But what you’re wilfully ignoring is Strawson’s main argument. His point is that if experience is not fundamental, it must have arisen out of non-experiential stuff. Now he accepts the phenomenon of emergence, where in particular circumstances a particular arrangement or organisation of a substance can have properties which the substance in itself does not have. But, he points out, emergence cannot be brute: you can’t get new properties emerging at random. There has to be an intelligible account of how the emergent properties are constituted by the properties of the substrate. In the case of experience, it is clearly impossible to give any account of how experience could be constituted out of a non-experiential substrate: so experience must be fundamental. It might be the case that there is also a non-experiential substrate, but it’s more economical to assume that at a micro level the world is constituted entirely from experience. Put these micro-experiences together in one way, and you get a non-experiential rock, or table: put them together another way and you get a higher-level experiential mind.

I’m not sure that’s actually right, but it’s an appealing scheme.

I’m not ignoring anything: there is no argument to ignore. Strawson wants to resurrect the medieval principle that ex nihilo nihil fit – nothing will come of nothing. Five hundred years ago, he would have been saying that that proved our minds could only have come from the greater mind of God: now he wants to say they could only have come from a world full of micro-minds. But the principle is just wrong, or at least subject to the very large exception of emergence, which does allow something to come out of nothing after all.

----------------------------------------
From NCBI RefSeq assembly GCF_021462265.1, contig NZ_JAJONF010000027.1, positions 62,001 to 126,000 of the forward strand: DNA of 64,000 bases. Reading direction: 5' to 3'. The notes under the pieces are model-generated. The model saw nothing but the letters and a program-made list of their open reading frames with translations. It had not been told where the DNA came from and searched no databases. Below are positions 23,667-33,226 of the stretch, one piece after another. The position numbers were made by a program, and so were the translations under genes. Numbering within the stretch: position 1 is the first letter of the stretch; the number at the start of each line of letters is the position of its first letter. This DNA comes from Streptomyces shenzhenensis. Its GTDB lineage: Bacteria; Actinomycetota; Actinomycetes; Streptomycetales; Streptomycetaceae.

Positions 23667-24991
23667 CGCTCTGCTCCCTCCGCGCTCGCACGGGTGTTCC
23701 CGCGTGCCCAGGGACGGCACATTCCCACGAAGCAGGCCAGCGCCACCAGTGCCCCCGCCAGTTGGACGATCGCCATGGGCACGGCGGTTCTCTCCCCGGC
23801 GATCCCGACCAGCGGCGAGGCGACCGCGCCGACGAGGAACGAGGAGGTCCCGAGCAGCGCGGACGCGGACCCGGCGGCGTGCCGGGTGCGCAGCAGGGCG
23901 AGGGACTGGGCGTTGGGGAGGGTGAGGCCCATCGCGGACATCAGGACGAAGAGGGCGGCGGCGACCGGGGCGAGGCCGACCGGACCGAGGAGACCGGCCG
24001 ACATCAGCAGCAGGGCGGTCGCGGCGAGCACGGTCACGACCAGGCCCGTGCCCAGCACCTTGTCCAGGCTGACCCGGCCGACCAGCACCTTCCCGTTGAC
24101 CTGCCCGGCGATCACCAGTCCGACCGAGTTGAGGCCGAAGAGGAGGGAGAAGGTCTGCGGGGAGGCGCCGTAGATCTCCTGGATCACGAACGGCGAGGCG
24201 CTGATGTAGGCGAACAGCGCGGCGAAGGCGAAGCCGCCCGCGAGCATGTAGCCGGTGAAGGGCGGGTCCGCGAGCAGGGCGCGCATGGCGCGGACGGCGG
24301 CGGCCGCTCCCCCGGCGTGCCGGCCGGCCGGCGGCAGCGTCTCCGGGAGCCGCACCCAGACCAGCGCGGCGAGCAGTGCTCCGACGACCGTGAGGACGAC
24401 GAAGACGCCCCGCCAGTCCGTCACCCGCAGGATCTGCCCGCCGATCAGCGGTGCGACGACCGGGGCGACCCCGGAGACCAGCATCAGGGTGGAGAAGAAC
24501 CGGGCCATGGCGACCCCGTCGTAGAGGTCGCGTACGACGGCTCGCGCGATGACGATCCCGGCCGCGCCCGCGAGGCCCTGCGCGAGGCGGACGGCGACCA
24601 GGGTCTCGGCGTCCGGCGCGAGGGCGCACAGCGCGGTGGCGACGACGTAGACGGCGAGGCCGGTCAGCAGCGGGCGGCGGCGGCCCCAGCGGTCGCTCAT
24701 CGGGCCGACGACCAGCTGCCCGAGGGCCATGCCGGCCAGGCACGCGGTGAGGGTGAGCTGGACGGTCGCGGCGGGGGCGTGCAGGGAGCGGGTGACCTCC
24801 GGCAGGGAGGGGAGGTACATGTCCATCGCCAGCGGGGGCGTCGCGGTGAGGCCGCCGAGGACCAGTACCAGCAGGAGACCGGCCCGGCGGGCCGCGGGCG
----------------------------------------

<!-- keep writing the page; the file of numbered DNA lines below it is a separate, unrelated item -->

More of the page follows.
Of course there should be an intelligible account of how the emergent phenomenon emerges: but the fact that we haven’t got that account for consciousness yet doesn’t prove it’s impossible. Virtually the whole subject of consciousness studies is an attempt to give an account of how experience emerges from non-experience. To assume there cannot be such an account just begs the question. What Strawson really wants to do is deny the possibility of emergence; but he knows that is totally implausible, so he behaves like an amateur conjuror – he talks around the subject, moves it around a bit, shifts it back, talks about something else, and then suddenly emergence disappears up his sleeve. I think I can point to the moment when it happens – he’s just been drawing our attention away with some talk about “Z properties”, and then all at once:

“For what we do, when we give a satisfactory account of how liquidity emerges from non-liquidity, is show that there aren’t really any new properties involved at all.”

There is no emergence, all explanations of emergent phenomena are eliminative, and ex nihilo nihil fit! Neither true nor supported by the preceding discussion.

Yes, all very rhetorical – but don’t you have to concede the primacy of experience, as I said before? And if experience is the only direct reality we know about, isn’t it a strong candidate for the basic buidling block of reality?

No: for two reasons. Strawson spends a lot of time waving his hands over how his opponents – he names Dennett, for example – deny the reality of experience. This “deepest woo-woo of the human mind” is to the lasting shame of philosophy as a whole, it seems. But I ask – isn’t Strawson weirdly denying experience himself? He talks about experience as though it were an isolated phenomenon, but in fact the strongest feature of experience is that it is about something, and in fact, about physical reality. We don’t just have experiences and then in our quieter moments think that, hey, these experiences could be clues to an external reality: we actually experience the world and then, in our quiet times, deduce that we know about the world through something we could label experience. Strawson talks as though experience came first, and then the tenuous hypothesis of a physical world came along later: but that actually denies the most salient features of experience.